God interrupts sometimes in very be-dazzling ways. God gets into Saul’s business and interrupts him in his nefarious ways. That’s who God is in this story (and much of Acts?).
God asks the hard questions. Saul, why are you persecuting me? Why are you hurting me, another translation reads. That’s who God is.
God messes with Saul, poor Saul is blinded by God, for three days, traumatized to the point he won’t eat or drink, all to set Saul straight. That’s who God is.
God sends friends (well, Ananias takes convincing), but God sends friends to care to convince to clean up and heal. That’s who God is.
Do you know how many words Saul says in his own conversion story? FOUR. “Who are you, sir?” he asks. That’s it. GOD is the busybody working all things for good. God is the main speaker, mover, and shaker, even in the life of someone as famous as the Apostle Paul. That’s who God is.
I think it is easy for us to make “us” the center of the story. To make Saul the center of this story.
I think it’s also easy for us as we explore the book of Acts to make the church the center and aim of the story of the early movements of Jesus and the Holy Spirit. That’s kind of what this whole series has been about. Acts is the first new church community--how can we learn from them? Garner wisdom from their experiences? See how they operate in the world? What are they doing right that we can replicate? Just like we assume Saul is the main character of Acts 9, we can mistake the church as being the main character in the whole book of Acts.
In his book Joining God, Remaking Church, Changing the World, Alan Roxburgh bemoans this trend in the diminishing landscape of churches. He talks about how we’re so worried about the church surviving and what the church can do that we’ve made the church the center of our faith story, rather than God. We’ve made the church the main actor, top chef, center character. We’ve even limited God’s work to the church. We are so busy asking questions like “how can we fix church” we forget that “the church is not the primary actor, but God is” (43).
As we look at the first big conversion and personal transformation in the book of Acts I think it is a good reminder to us that we are not the main actors, everything doesn’t depend on us, doesn’t make or break with us. We’re not, just like Saul wasn’t, the center of this much bigger story of church, of God, of love, of faith. God is.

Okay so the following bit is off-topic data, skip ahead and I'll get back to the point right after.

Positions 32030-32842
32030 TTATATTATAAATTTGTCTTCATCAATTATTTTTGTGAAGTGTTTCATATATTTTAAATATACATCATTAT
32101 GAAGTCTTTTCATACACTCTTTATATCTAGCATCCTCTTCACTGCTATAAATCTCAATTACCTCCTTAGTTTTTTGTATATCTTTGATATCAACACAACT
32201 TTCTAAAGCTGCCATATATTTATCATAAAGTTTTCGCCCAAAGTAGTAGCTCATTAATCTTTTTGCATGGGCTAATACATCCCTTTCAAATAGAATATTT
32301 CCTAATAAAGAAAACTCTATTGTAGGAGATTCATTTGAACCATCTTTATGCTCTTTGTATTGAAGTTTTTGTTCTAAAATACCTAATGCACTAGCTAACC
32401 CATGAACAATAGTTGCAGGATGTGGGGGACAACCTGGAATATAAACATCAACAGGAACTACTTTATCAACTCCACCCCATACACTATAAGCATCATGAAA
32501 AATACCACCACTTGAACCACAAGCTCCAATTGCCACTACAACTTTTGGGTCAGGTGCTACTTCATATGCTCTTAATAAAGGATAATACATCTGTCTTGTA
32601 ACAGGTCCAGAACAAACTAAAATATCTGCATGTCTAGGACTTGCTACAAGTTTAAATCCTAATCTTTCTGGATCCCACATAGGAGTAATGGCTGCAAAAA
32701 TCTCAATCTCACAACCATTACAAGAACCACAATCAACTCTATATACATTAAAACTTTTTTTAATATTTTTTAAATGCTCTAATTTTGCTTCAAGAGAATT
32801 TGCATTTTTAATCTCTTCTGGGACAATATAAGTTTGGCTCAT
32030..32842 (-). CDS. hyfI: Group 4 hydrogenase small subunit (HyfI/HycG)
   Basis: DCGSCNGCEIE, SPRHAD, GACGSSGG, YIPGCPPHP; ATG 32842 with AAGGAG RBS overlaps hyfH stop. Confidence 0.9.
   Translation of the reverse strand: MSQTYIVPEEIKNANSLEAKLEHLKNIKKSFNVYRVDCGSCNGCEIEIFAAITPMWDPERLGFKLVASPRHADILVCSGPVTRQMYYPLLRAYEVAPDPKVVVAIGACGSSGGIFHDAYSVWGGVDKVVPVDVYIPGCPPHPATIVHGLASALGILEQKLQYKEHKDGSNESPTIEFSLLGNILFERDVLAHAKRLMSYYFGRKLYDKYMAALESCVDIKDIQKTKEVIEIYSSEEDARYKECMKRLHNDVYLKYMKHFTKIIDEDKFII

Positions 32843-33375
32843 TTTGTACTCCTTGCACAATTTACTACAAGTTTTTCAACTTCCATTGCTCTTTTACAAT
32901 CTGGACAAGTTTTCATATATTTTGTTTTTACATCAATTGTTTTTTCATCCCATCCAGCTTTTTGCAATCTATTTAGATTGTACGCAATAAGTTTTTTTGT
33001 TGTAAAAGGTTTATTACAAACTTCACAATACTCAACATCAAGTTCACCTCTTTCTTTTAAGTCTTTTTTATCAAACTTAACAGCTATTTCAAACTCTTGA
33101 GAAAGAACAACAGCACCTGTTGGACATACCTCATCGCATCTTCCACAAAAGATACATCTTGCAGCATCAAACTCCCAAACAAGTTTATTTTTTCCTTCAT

As a new worshiping community we are starting off on an adventure in a time where churches are declining, even “getting it wrong” you could say. We are living in a time where faith communities are forced to follow God into unknown territory. And we might be thinking we’re going to write a great conversion story for ourselves. We might be thinking we just need to find the silver bullet that will make church cool again or relevant. We might be thinking that we better not mess this up. If it depended on us, maybe. But it doesn’t, God is the one to step in and sort it out, just like Jesus did for Paul.
God is a force to be reckoned with, a force that will interrupt us when we’ve got it wrong. A force that will care for us and send us friends where we didn’t expect to find them. A force that networks. A force that blinds and heals and disorients and knocks us off our high perch. In the conversion story from death to new life, God is the center of the story.
I was trying to think of an example of this that I’ve encountered this year in our faith community of God elbowing me or us out and taking charge. Now, I’m still pretty foggy in my mind from this weeks long illness, so I’m sure there are lots of stories that I just can’t remember today, but this one popped into my mind.
This August the discernment team was trying to figure out next steps to announce after our final worship experiment. What was our faith life together going to look like? We’d swung a lot of different directions from monthly brunch to weekly rotations of learning and worshiping. I felt like the church couldn’t get this wrong. In the back of my head were all sorts of hesitations: don’t start worshiping regularly too soon, you’ll get stuck in tradition. You don’t have enough people to manage a creative initiative. You don’t want to look too traditional--be creative, think outside of the box. Are people going to be disappointed if our faith life looks like everyone else’s faith life? Weren’t we supposed to try new things? All the nay-saying voices for each idea we’d explored were shouting at me in my own head.
I decided to call every person on the discernment team to get a better sense of what the Spirit was doing. There was one particular phone conversation with Dan Souther that I remember being a “moment.” I’m not going to lie, I think we were both stressed out, about things in the church and outside of the church. And in my bronchitis fog this morning I don’t even remember exactly what was said, but I remember God’s presence. I remember hearing on a subconscious level: Jenelle, stop trying so hard. Just let God do God. And I remember Dan “saying” that he really felt like people just might need to show up every Sunday to see each other--nothing too complicated. Nothing crazy. Just God.
Maybe it doesn’t have to be so painful for us as it was for Paul if we shape our aim a bit differently from the start here at Ormewood Church, following God on the adventure instead of wandering off on our own, or shouldering the world, or making the story about us. Lord knows we don’t need another story about a church to make the headlines. Maybe we can be like the Acts church by thinking less about church and more about God’s crazy and loving ways in the world.